• \$\begingroup\$ There is no minimum, but there is a maximum of 100 mA a compliant device can use before being configured. Why do you ask? \$\endgroup\$ – Ale..chenski Jan 31 at 7:06
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    \$\begingroup\$ my reasoning is that because 0mA ia acceptable, not using the VCC line is legal. \$\endgroup\$ – Jasen Jan 31 at 7:16
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    \$\begingroup\$ "not using the VCC line is legal" - no it is not. A compliant USB device must use VBUS (your "VCC") to start connection (pull one of D line up, depending on device speed). And it must not start connect signaling until VBUS is up. See my answer here, electronics.stackexchange.com/a/323551/117785 \$\endgroup\$ – Ale..chenski Jan 31 at 17:40
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USB Vcc is 5V - constant.

It should only drop if you draw too much current, in which case a PTC (automatically resetting fuse) will open and shut off the current. In that case the voltage will drop to near zero.

The voltage on the data lines is a different story. D+ and D- transmit data at high speed. Your multimeter can't make any sense of what is there - it changes way too fast for the meter.

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If there isn't a clear sign that it is USB, consider that it could be SPI, I2C/SMBus or some other form of serial connection, particularly for an internal device. These are (and were) commonly used for internal data connections at fairly low data rates.

What did you probe the signal with? If a voltmeter, the readings of 0.3 to 1.2V could be (or almost certainly are) misleading on a data line. If an oscilloscope, can you post a picture of the signal?

It would also help if you post a picture (or details of markings) of any ICs on the digitizer, and any silkscreen markings on the PCB where the suspected USB line is attached.

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USB will power 5v constant. If your digitizer has unkonwn input voltage requirement, it is better to do more research or ask the manufacturer of the device or laptop. If you directly power it for experiment, it may blow some component or IC which maybe very difficult to find in the open market.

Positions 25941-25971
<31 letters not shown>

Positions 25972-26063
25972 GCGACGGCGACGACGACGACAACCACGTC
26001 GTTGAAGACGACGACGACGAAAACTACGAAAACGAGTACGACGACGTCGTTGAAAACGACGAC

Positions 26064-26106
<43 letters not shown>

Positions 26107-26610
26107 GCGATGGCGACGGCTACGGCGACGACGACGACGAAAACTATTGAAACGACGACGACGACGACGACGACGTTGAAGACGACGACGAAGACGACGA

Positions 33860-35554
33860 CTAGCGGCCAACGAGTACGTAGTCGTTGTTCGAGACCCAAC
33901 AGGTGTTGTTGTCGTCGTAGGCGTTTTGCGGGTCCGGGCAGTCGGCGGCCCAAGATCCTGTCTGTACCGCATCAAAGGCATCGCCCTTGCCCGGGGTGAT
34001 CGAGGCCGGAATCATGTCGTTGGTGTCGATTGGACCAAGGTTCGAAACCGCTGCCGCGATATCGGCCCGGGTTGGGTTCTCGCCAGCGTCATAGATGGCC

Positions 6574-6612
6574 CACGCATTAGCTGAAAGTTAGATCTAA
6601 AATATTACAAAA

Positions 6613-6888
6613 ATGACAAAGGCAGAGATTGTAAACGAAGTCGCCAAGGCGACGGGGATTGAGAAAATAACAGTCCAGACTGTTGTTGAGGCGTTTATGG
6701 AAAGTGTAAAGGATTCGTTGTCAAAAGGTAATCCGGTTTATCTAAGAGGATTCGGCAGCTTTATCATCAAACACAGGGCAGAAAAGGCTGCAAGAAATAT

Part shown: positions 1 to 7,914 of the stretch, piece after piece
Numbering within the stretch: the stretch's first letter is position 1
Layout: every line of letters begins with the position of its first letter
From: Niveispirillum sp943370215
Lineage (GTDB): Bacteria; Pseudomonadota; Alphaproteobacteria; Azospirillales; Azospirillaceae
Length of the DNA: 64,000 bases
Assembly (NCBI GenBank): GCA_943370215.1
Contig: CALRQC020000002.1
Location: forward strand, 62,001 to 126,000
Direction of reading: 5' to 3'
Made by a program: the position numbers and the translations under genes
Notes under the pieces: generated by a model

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  • \$\begingroup\$ No, just as any other voltage source, a USB port has an internal impedance. The USB spec is actually explicit about the voltage range permitted for USB supplies und specified load. \$\endgroup\$ – Marcus Müller Mar 1 at 11:33
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I recently bought two cheap measurent devices, one for Micro USB and another one for USB-C to verify the wall-charger/cable/QI-charger chain for different devices. Nowadays USB seems to constantly haggle about voltage and wattage! Some of my chargers would provide up to 12 V through USB (far off the original specification) but some devices would even consume it under varying circumstances.

To cut a short story shorter: You will not get around to measure your specific case. The specifications are interpreted in enough ways to ake this necessary.

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It sounds like you probed a data line.

USB supplies 5V for power. However, signalling is at lower voltages. USB 1.1 used 3.3V signalling, and USB 2.0 High Speed uses about 400mV. If you could see the line changing then it was likely a data line.

That is if it was USB at all of course. It could be PS2 or something else.